Periodontitis – often confused with, although not identical to, parodontosis, is a term referring to pathological inflammation of the tooth base.
As shown in this animation, this inflammation leads to inevitable and for the most part painless loss of bone over the course of many years, resulting in loss of teeth.
Plaque bacteria not only cause cavities, but can also cause inflammation of the tooth base – parodontitis. First there is gum inflammation and a gum pocket forms. If the plaque and the bacteria in it are not removed, the inflammation causes loss of bone – resulting in a bone pocket. Eventually the disease takes on a course of its own, even if cleaning habits change and plaque is removed more thoroughly, the disease can no longer be stopped. It is thus important to remove plaque effectively from the surface of the teeth; in cases of:
- overlying crown edges
- overlying fillings
- defective tooth positions
this is not even possible – even with an optimal cleaning technique, plaque cannot be removed completely and parodontitis can develop. Only a very small percentage of people suffer from genetic parodontitis, and these people usually lose their teeth when they are young – but the cause of this disease in the case of these patients is a defect in their immune system.
This picture shows a receding tooth base very clearly, the black triangles between the teeth are known to professionals as black spots. Functional dysfunctions in the maxillary system, dysfunctions in metabolism, stress, alcohol and nicotine abuse as well as mechanical trauma (e.g. overlaying fillings) can also exacerbate the course of the disease.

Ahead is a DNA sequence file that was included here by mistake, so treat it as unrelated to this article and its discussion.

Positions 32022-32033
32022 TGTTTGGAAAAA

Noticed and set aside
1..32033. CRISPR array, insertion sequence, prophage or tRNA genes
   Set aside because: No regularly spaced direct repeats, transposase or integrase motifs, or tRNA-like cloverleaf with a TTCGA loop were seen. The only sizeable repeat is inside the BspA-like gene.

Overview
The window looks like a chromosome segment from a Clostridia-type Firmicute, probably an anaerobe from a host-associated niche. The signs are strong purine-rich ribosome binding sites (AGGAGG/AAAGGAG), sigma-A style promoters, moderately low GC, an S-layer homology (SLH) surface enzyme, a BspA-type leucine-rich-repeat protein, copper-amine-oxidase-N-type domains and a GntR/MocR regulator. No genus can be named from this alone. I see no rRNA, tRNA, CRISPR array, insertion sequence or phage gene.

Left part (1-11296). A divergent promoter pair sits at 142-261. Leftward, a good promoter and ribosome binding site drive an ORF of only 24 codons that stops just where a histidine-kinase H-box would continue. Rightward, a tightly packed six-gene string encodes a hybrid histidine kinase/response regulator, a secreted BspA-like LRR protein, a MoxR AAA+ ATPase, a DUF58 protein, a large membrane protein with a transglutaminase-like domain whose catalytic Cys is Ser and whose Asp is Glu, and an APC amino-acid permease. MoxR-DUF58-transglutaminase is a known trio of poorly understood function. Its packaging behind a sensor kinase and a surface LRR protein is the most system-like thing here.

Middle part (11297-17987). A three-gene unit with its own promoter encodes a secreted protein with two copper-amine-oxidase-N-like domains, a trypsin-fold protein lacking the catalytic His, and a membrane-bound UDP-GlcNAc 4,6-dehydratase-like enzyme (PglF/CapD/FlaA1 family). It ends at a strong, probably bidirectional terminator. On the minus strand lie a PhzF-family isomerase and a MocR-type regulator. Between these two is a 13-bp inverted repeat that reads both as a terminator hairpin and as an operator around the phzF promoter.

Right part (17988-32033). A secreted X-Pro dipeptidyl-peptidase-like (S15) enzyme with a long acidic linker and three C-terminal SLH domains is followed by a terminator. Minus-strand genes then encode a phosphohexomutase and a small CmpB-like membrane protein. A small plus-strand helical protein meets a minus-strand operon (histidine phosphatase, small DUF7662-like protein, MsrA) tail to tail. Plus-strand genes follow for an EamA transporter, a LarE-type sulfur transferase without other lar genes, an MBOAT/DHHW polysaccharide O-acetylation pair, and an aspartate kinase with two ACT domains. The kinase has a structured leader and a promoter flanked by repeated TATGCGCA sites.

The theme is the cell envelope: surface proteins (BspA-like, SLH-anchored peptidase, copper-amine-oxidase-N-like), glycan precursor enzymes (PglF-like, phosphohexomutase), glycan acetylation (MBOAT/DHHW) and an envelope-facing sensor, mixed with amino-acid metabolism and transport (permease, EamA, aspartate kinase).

Periodontitis is usually a chronic disease. There can be episodes in which it re-appears. Acute symptoms such as pus are rare, and are of course easier for the patient to recognize. Here you can see a patient who had his teeth capped several years ago, and has since had episodes of gum bleeding and recessive gums – parodontitis – recently he noticed a spot on his gums, an acute pocket (or abscess).
The diagnosis of „periodontitis“ is only made by the dentist after an appropriate periodont-focussed examination. Finding the right therapy requires a thorough questionnaire and tests regarding cleaning habits and the state of the gums. This provides the dentist with information about the extent of plaque, the quality of cleaning, loss of supportive tissue and the state of inflammation. All this data must be documented, as this is the only way to predict the progress of the disease.
With the aid of special x-rays, bone structure is also documented and affected areas underneath the mucous membrane e.g. in the form of deposits (concrements) or overlying crown edges are registered. Based on this data, a diagnosis is then made and the appropriate therapy begun.